The bird’s equal to my boot-stop, somewhere mid-calf, and remains the source of many bruises. A long time ago, he memorized the start of my calf—just north of where the boot ends—and has capitalized on his discovery. He’s a small and angry creature, growling with what sounds like a bone in his throat. His beak is a weapon. My purpled calf can be submitted as evidence. I start the hose and work on thawing the ice.
(It’s said the Inuit tribe has forty different words for forty different types of snow. I appreciate the lexiconical thoroughness. Snow certainly has different forms. There’s ‘aput’ and ‘piqsirpoq’—’pack snow’, ‘drift snow’).
Meanwhile, we have a machine that creates ice for the penguins, a gigantic set-up, with these digital read-outs that analyze conductivity within the briny wellspring, probes that measure salinity and temperature. The snow collects upwards in a large silo before finally being delivered into the exhibit.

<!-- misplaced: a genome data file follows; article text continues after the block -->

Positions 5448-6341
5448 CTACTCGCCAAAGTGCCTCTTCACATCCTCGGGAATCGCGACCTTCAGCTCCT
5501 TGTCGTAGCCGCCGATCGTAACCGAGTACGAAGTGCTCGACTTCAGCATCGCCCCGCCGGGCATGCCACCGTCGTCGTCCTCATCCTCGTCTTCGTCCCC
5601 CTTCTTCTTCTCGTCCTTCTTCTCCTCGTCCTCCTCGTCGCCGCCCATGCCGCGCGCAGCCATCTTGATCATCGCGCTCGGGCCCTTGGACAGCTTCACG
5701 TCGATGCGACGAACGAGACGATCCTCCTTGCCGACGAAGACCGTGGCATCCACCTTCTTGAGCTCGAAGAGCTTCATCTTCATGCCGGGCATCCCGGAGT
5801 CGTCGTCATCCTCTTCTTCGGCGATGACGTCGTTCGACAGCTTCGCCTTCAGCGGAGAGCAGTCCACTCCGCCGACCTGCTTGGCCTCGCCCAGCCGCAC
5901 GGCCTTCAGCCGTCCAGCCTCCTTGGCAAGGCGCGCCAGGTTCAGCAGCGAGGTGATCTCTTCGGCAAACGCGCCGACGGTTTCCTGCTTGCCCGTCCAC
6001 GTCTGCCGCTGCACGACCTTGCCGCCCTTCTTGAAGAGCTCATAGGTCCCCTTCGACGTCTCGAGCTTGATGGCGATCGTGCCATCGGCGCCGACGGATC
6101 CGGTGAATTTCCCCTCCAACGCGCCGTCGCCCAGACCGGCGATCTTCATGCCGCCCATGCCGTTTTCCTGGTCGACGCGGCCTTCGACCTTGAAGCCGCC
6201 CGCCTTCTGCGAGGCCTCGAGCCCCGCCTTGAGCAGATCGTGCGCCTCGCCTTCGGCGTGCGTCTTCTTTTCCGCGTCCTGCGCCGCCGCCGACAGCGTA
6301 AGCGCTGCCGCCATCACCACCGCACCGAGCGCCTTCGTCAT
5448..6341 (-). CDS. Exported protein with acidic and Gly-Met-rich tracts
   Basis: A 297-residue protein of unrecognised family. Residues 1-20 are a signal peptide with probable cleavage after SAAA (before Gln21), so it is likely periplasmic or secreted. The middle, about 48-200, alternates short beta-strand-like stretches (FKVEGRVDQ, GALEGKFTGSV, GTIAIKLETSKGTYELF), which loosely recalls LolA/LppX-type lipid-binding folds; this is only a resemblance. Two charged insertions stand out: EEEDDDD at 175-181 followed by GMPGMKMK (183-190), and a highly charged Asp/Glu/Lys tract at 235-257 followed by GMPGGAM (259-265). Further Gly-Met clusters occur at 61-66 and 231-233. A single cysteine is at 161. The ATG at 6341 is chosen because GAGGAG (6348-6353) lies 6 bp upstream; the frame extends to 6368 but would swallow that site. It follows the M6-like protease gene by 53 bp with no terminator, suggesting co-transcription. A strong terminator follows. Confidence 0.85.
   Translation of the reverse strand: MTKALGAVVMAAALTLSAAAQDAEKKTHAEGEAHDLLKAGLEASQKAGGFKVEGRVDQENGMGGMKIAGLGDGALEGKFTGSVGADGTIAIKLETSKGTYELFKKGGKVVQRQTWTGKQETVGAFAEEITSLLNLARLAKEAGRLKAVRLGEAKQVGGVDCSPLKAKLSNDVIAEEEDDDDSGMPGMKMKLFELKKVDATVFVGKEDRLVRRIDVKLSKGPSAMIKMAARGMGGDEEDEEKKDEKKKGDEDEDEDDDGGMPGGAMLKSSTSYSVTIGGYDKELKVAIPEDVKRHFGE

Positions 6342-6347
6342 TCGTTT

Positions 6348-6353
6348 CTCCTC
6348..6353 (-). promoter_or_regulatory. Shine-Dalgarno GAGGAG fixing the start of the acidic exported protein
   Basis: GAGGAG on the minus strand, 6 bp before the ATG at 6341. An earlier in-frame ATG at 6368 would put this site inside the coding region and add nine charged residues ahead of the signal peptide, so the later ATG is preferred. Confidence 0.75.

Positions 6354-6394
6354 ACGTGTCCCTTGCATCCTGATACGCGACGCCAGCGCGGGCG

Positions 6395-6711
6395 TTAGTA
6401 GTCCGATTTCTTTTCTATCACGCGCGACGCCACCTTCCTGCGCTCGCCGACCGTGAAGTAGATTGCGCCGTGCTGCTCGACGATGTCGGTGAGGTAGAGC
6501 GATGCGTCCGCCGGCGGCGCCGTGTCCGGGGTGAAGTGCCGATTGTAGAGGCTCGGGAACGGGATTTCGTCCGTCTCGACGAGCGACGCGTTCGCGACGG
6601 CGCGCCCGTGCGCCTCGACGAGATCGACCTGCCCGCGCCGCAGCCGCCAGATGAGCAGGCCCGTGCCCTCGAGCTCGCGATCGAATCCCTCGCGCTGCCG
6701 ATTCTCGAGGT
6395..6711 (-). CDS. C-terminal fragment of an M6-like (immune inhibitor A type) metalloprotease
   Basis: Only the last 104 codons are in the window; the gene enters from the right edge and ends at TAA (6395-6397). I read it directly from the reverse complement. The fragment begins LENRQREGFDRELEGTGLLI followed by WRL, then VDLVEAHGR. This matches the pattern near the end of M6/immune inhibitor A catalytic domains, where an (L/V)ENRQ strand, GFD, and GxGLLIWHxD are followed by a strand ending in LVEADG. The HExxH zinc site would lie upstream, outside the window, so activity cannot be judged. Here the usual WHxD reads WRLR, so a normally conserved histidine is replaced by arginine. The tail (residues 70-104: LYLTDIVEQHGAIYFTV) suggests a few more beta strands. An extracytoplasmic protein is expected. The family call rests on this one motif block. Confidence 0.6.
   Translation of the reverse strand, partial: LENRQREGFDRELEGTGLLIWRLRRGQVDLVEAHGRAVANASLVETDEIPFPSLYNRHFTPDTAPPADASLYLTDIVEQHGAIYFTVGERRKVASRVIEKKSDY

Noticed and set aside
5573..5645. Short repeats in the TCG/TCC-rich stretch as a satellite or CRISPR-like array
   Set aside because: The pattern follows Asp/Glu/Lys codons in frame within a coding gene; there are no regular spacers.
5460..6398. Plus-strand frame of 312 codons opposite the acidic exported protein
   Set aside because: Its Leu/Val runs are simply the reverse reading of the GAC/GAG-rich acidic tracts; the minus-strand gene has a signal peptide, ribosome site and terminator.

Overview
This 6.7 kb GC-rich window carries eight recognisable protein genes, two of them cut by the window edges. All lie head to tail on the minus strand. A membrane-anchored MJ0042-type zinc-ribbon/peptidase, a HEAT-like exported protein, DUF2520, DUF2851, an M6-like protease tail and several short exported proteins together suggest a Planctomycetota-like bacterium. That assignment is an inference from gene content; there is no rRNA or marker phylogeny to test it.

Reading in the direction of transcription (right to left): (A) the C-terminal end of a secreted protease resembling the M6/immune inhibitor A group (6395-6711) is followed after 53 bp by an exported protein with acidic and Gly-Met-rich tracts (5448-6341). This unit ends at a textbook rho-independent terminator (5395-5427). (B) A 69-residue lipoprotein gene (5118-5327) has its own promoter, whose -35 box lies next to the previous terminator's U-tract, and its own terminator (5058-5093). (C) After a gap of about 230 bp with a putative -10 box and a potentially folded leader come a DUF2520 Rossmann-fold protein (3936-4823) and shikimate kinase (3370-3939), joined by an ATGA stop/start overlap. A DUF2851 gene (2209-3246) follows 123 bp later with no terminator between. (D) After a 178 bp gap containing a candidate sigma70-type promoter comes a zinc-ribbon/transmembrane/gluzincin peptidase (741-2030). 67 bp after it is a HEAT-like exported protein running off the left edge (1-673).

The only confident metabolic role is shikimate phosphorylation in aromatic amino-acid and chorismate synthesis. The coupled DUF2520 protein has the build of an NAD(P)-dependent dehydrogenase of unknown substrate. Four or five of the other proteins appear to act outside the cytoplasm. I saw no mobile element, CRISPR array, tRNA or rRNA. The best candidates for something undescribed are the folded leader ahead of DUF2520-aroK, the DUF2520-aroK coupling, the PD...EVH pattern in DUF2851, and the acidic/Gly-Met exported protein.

The Adélie settles, folds his feathers back upon his ears. Our standoff is temporarily over. I continue thawing the ice and need deal with the snow machine later–more hoses, unfortunately. Always the lugging of things back and forth in this penguin neé goldfish forgetfulness game.
Thawing the ice takes a few hours. It’s time enough to think, which can either be good or bad dependent on ‘aput’ or ‘piqsorpoq’, those specific Inuit words for snow. It could also be good or bad depending on whether or not the pillow was kind the night prior.
My mind wanders. I remember this article I read regarding the fast-melting glaciers, the ice caps that have been disappearing for years. In recent times, the thaw has been more sudden. Everything is in quick-dissolve it seems. The guano-stained snow I’m currently flushing down the drain entertains a currently dumb and nascent parallel.